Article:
On August 29, 2007, the Montana Commissioner of Securities and Insurance ("Insurance Commissioner") sent an advisory memorandum notifying motor vehicle liability insurers that they could avoid stacking "if the premiums charged for the coverage by the insurer actuarially reflect the limiting of coverage separately to the vehicles covered by the Policy and the premium rates have been filed with the [C]ommissioner." ECF 30-1 at 1. The Insurance Commissioner provided insurers with instructions for filing rates for UIM and other coverages. ANPAC responded by submitting its actuarially approved UIM rates to the Insurance Commissioner. The Insurance Commissioner later notified ANPAC that ANPAC was substantially in compliance with MCA § 33-23-203 respecting its filings for non-stacked UIM rates.[6] ECF 30-3 at 1.

Jarecke's parents first applied for automobile insurance with ANPAC on December 18, 2007. At the time, her parents were the only policy holders and insured two vehicles with ANPAC - a 1997 Ford Expedition and a 1994 Ford F-250 truck. The insurance application allowed them to elect to purchase UIM coverage in various per person and per accident limits. The application provided:

I request Uninsured and Underinsured Motorist Coverage with the limits of protection indicated above, with the full understanding that, regardless of the number of vehicles described in this policy, only one premium is charged for Uninsured or Underinsured Motorist Coverage and, therefore, only one limit of protection applies to any claim arising out of any one accident to which this coverage is applicable. I acknowledge that the coverages and options shown in this section have been explained to me and it is hereby agreed that my selections apply under this liability insurance policy and future renewals, replacements, or reinstatements of such policy. If I decide to select another option at some future time, I must advise my ANPAC agent or the company in writing before the section becomes effective.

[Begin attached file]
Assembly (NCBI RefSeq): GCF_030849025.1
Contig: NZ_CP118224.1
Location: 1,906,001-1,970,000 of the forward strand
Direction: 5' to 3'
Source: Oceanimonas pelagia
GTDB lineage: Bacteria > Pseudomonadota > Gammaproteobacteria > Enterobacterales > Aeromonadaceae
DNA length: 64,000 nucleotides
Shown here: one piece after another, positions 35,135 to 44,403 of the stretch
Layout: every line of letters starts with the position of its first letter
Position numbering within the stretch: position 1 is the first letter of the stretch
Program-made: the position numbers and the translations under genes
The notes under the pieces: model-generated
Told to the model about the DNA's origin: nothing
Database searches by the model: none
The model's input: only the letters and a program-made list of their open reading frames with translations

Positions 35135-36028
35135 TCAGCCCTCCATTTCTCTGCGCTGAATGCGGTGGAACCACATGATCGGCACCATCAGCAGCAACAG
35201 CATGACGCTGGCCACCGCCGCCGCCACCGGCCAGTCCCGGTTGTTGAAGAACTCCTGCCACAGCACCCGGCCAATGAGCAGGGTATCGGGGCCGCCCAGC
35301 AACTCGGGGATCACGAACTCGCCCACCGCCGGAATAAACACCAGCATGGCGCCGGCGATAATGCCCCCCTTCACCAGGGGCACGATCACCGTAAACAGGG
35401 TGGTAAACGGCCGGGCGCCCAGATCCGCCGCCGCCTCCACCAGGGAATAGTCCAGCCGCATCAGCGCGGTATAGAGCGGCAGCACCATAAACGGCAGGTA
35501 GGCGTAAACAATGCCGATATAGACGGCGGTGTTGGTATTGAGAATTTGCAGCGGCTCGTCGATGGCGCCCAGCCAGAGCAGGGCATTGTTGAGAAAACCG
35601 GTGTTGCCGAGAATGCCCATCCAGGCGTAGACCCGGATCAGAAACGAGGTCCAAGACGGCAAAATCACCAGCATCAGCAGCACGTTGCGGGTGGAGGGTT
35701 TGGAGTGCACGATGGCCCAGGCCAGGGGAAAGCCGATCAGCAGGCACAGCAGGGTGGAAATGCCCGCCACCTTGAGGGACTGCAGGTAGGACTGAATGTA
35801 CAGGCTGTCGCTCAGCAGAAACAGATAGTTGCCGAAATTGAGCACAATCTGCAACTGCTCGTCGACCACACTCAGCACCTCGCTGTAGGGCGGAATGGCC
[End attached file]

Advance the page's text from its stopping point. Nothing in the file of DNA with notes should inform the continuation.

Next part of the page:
ECF 31-1 (emphasis added). The Jareckes signed the specific coverage selection on the application.

The Jareckes' policy contains a limitation on UIM coverage and prohibits stacking, providing:

LIMITS OF LIABILITY USED IN COVERAGE UIM ONLY
The limits of liability shown in the Declarations apply, subject to the following:
(1) the limit for "each person" is the maximum we will pay as damages for bodily injury, including damages for care and loss of services or consortium, to one person in one accident;
(2) subject to the limit for "each person" the limit for "each accident" is the maximum we will pay as damages for bodily injury, including damages for care and loss of services or consortium, to two or more persons in one accident;